Volume 13 | Issue 1 | Year 2010

After close to 50 years in operation, it seems as if Fundição Moreno is coming full circle. Founded by Gentil Moreno in 1962, in the town of Sertãozinho, São Paulo, the small foundry whose original name was Fundição São Jorge, started out manufacturing forged iron and bronze castings for Brazil’s traditional sugar and alcohol industry. Over the next two decades, the company steadily expanded, investing in technology, infrastructure and labor that enabled it to create more complex heavy (pesado) parts and justified its change of name to Moreno Equipamentos Pesados.
It was in the late 1980s, however, that the company’s fortunes really took off as a result of the acquisition of two state-of-the-art induction and heat treatment furnaces. João Marcos, the company’s general director recalls the impact that the purchase had on the company’s operations. “Suddenly, we had this production capacity that was so great that there was no way that the sugar/alcohol industry could absorb it all,” he explains. “We decided that we had no choice but to branch out into other market segments that we had never before tapped.”

COURTING NEW MARKETS
The timing for this diversification strategy was perfect. At around the same moment, a providential event occurred: Zanini, a large steel foundry located right next to Moreno, closed down as the result of a fusion, leaving Moreno as the only player in the region and releasing a considerable number of well-trained and highly qualified professionals loose on the market. “I was one of them,” confesses Marcos whom, along with many other suddenly available commercial and technical experts, was snatched up by Moreno in the belief that this experienced crew was essential for its courtship of new markets.

“In the beginning, it was difficult,” concedes Marcos. “Moreno was completely unknown in other markets, and we had to conquer both credibility and confidence of our clients. We started off selling parts on an individual order basis. Growth was initially slow, but by the mid ‘90s we were already achieving good results.”

REFOCUSING ON THE HOME FRONT
As a result of these obstacles, Moreno has shifted its priorities and is now focusing increasingly on the domestic market. And since the local market wasn’t large enough to absorb the foundry’s output (20,000 tons of product a year, with parts that range in weight from 100 to 20,000 kg), Moreno decided to create the means to go after an entirely new and very lucrative market that, ironically, was the very first segment that it started off supplying to: sugar and alcohol.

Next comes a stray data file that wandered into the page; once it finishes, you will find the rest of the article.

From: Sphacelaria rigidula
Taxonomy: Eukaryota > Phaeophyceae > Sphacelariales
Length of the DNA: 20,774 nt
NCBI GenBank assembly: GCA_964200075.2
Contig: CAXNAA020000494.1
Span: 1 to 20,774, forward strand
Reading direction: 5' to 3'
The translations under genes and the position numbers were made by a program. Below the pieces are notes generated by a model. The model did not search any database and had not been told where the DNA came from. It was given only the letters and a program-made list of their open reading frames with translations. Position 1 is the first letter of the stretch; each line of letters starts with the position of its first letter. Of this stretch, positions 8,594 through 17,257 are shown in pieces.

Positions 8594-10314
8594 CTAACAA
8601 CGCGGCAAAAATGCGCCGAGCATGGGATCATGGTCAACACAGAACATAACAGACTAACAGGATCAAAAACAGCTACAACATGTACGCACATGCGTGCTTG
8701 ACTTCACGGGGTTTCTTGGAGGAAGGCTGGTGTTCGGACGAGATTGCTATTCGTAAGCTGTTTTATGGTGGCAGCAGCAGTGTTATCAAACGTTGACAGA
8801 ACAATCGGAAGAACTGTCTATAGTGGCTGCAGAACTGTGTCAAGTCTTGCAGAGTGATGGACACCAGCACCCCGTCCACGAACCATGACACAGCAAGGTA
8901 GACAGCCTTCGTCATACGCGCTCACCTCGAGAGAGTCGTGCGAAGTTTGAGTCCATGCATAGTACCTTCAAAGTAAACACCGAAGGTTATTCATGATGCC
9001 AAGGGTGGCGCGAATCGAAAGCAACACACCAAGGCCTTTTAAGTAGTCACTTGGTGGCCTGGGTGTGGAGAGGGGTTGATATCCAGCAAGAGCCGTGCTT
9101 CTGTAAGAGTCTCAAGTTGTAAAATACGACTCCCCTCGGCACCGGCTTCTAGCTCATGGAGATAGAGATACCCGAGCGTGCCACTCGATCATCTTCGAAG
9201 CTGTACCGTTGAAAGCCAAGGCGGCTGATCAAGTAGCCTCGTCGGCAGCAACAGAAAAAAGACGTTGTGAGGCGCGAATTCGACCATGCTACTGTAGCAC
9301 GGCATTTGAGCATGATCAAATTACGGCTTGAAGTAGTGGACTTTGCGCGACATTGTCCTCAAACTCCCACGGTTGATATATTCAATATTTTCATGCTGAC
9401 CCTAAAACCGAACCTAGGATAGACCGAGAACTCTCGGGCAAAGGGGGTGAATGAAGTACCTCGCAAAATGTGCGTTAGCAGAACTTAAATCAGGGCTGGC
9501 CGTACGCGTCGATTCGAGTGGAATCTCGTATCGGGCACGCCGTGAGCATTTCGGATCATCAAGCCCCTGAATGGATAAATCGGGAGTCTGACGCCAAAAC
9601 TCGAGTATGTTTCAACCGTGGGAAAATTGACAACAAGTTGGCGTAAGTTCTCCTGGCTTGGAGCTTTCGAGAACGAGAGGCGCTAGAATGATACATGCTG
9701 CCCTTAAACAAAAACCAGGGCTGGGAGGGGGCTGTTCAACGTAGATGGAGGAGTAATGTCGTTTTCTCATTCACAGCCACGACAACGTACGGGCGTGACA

“Of course, we never stopped making small parts for the sugar/alcohol industry,” says Marcos. “But a sugar mill is comprised of many separate parts. And originally, we only made a few of them because we didn’t have the conditions to make heavy pieces, which only two other manufacturers in Brazil possess.” Although over the years, little by little, the company had been investing in technology and equipment, a major milestone occurred in 2006 when Moreno entered a strategic technical and operational partnership with the Brazilian company Moex to manufacture the entire range of high tech parts necessary for sugar mills.

The timing was perfect since the market for sugar-cane based ethanol was growing enormously. “Due to rising environmental concerns coupled with increasing oil prices, there were so many new groups and investors with big projects entering the ethanol sector and so we made lots of sales. Due to the high volumes involved, along with the very high added value of the products, this became very lucrative for us,” notes Marcos. “In fact, over the last three years, it’s been by far our most important project. Even in spite of the current financial crisis, which has seen sales drop, it’s still a very interesting activity because it occupies all the disposable equipment at both of our plants (aside from the foundry, Moreno has a 23,000-square-foot machining shop). Because of the parts’ complexity and the many steps involved, we end up using all of our production capacity as opposed to when we just produce spare parts.”

Although its renewed focus on the sugar/alcohol industry has definitely given Moreno an important boost, if the company has learned anything in the last few years, it has been about the importance of diversification. As such, as it refocuses its attentions on the domestic marketplace, the company is also aggressively seeking out new markets for its forged parts – which continue to represent the bulk of its business – extending beyond its traditional clients in the mining, steel, hydro-electric (turbines) and mechanical equipment (presses) segments. Despite the financial crisis, Marcos is optimisitic about the future, pointing to the fact that the Brazilian economy is already recuperating more quickly than many others.

“When it comes to forged components, you aren’t dealing with units manufactured in series, but specific orders for individual parts. So ultimately, these are products that entail an artisanal process. Well, when you get into such a process, you’re susceptible to variations in quality. Defects can occur, which is a normal characterisic in the forging process. As such, quality is paramount. Our clients know that our products are among the best on the market – not because we can make one piece that is really good, but because we have a level of quality that is renowned throughout the industry. In the end, the best thing we can be is consistent, and this is our biggest challenge: to make good pieces not just every day, but day after day after day.”